It was the perfect improv session. I had exercises planned. There were cute little cue cards with audio ready to go. One would take 5 minutes. This one should take about 10. There should be room for questions, so that’ll be another 10 minutes. The plan was brilliant! Okay. MY SCRIPT is ready.

When The Script Changes: Always Say Yes

That day, somebody had a different script.

My time had arrived. 4 O’Clock. Tracy was still doing his thing. 20 minutes passed.10 more minutes go by. All all of the sudden, my SCRIPT, my PLAN, my IDEAS, are pretty much out the window. After a few minutes, somebody remembered that the morning guy from Fredericton was supposed to do some improv.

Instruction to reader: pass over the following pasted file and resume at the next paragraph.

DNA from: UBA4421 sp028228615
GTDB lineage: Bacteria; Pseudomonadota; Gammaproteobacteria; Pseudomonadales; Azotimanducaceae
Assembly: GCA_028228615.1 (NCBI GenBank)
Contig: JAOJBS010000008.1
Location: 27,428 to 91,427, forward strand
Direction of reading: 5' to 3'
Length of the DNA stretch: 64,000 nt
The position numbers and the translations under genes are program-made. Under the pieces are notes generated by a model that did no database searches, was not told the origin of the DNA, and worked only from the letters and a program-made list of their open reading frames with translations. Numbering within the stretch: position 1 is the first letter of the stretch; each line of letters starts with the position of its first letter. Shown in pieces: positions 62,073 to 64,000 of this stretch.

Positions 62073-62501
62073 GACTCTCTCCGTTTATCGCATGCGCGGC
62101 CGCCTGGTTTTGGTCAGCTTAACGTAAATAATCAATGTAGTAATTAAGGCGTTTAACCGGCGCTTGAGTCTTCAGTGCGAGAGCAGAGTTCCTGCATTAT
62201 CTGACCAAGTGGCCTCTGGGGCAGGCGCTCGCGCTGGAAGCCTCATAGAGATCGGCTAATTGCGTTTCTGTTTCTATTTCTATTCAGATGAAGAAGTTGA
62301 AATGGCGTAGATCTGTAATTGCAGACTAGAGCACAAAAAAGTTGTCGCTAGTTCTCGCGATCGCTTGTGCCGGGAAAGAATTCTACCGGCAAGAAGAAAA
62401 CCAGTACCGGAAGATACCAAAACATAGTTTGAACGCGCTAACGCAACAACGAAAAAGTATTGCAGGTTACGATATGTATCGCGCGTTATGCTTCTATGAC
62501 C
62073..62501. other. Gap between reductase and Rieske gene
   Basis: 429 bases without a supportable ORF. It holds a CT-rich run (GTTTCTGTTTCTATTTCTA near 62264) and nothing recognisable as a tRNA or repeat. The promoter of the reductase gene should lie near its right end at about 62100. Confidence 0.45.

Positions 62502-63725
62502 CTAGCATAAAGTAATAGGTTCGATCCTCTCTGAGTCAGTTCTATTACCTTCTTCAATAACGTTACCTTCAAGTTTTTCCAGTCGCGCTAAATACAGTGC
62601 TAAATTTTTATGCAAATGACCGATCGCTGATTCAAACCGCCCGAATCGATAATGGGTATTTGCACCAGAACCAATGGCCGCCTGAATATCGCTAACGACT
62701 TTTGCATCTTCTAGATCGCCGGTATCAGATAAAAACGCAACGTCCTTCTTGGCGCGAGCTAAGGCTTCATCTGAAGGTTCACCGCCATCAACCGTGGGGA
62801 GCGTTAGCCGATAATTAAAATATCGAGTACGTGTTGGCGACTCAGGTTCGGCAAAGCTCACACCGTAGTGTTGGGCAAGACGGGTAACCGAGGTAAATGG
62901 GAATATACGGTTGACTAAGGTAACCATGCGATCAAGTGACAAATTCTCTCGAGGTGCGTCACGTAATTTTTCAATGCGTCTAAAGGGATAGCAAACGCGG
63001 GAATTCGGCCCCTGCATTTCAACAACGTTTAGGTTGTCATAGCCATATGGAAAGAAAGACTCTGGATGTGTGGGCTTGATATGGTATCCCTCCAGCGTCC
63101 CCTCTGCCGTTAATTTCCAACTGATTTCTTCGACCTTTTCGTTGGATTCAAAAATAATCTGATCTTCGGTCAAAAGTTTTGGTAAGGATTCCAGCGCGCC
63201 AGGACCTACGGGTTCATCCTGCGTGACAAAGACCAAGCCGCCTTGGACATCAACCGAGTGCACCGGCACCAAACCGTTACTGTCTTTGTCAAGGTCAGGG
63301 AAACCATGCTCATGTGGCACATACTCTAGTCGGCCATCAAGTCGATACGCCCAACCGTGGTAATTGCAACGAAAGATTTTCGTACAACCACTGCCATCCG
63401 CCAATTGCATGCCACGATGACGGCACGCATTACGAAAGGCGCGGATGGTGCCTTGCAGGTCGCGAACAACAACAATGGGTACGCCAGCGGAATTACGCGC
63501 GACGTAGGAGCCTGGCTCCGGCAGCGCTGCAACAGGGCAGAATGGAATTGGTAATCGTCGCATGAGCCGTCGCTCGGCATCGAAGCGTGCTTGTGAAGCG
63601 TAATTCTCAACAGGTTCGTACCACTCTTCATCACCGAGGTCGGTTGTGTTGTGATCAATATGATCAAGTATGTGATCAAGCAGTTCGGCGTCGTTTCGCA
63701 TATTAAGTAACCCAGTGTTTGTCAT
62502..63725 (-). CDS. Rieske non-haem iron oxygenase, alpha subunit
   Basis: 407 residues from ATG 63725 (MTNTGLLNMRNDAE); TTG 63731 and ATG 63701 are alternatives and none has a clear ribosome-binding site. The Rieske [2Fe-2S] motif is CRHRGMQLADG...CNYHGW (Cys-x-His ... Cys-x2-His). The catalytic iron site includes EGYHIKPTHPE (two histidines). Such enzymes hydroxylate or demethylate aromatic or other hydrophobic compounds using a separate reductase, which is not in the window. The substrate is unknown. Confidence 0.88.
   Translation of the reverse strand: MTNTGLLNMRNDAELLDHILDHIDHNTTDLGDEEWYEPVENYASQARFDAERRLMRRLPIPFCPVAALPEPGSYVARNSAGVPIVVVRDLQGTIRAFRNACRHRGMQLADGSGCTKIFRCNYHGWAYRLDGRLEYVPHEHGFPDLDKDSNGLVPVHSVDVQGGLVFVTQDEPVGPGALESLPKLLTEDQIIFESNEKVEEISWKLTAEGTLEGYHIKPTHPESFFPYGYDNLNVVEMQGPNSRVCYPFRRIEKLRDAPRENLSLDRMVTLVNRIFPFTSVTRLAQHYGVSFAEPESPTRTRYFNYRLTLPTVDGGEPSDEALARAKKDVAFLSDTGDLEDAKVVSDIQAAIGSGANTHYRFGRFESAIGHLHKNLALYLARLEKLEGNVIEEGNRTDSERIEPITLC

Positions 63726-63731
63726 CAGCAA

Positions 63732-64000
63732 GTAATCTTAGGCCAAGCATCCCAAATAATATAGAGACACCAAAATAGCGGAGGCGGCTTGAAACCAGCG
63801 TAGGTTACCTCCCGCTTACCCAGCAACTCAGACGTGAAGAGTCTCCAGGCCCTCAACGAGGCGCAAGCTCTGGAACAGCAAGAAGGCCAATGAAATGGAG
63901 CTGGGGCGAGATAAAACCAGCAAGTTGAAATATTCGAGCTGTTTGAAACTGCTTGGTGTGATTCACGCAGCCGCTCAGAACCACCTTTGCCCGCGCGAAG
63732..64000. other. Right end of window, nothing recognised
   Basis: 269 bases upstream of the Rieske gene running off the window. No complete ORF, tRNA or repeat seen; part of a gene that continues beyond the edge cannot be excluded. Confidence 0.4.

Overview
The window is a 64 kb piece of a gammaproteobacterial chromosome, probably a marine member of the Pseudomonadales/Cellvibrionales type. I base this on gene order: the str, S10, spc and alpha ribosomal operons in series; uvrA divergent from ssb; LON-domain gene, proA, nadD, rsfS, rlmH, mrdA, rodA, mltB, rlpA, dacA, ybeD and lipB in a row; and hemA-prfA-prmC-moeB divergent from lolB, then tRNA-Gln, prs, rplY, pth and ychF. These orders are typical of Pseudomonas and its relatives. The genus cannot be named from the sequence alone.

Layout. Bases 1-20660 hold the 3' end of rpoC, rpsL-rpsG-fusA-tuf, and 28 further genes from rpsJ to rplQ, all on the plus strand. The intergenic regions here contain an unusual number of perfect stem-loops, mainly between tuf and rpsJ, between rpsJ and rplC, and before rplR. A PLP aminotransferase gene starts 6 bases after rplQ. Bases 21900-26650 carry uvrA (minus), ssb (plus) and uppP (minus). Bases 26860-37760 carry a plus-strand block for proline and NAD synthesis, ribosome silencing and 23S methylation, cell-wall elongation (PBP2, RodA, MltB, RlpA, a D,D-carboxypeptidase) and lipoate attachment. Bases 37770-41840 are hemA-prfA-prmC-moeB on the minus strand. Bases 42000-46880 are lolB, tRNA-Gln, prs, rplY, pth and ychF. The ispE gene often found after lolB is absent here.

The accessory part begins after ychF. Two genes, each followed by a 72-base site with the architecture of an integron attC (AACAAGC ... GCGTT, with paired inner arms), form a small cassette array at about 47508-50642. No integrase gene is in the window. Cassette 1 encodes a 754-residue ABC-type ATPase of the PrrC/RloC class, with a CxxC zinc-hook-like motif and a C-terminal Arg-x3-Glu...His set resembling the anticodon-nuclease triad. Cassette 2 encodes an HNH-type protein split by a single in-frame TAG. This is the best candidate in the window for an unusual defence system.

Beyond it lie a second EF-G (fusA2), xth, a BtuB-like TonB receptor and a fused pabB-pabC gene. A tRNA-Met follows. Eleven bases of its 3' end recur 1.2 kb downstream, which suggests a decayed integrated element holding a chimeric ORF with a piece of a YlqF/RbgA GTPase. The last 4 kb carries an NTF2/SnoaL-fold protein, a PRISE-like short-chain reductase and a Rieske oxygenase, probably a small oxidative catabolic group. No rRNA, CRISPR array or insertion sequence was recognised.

It wasn’t anyone’s fault. Everybody just forgot. Probably because what was being presented was great and why stop the momentum, right? All good. Shit happens.

The script changed.

The Improv Guy Improvises

So now I’m in front of the group. I had less than half an hour. What was I going to do?

I just started talking. I went to the improv well and pulled out one of the most powerful tools you can have as an improviser, radio host, or human being, quite frankly. Being present. Aware. In the NOW. I had to say yes to change and respond.

I had listened so intently (hyper listening) to what was being presented during the previous 2 hours, I was able to reference back what was being offered in Tracy’s presentation, re-introduce those ideas, and show how improv relates to some of the things he had talked about. Even better, because I was prepared, it was easy to incorporate a couple of the things I had planned, but in a much better context.

It sounds bizarre, but the more you prep, the easier it is to ad-lib and improvise.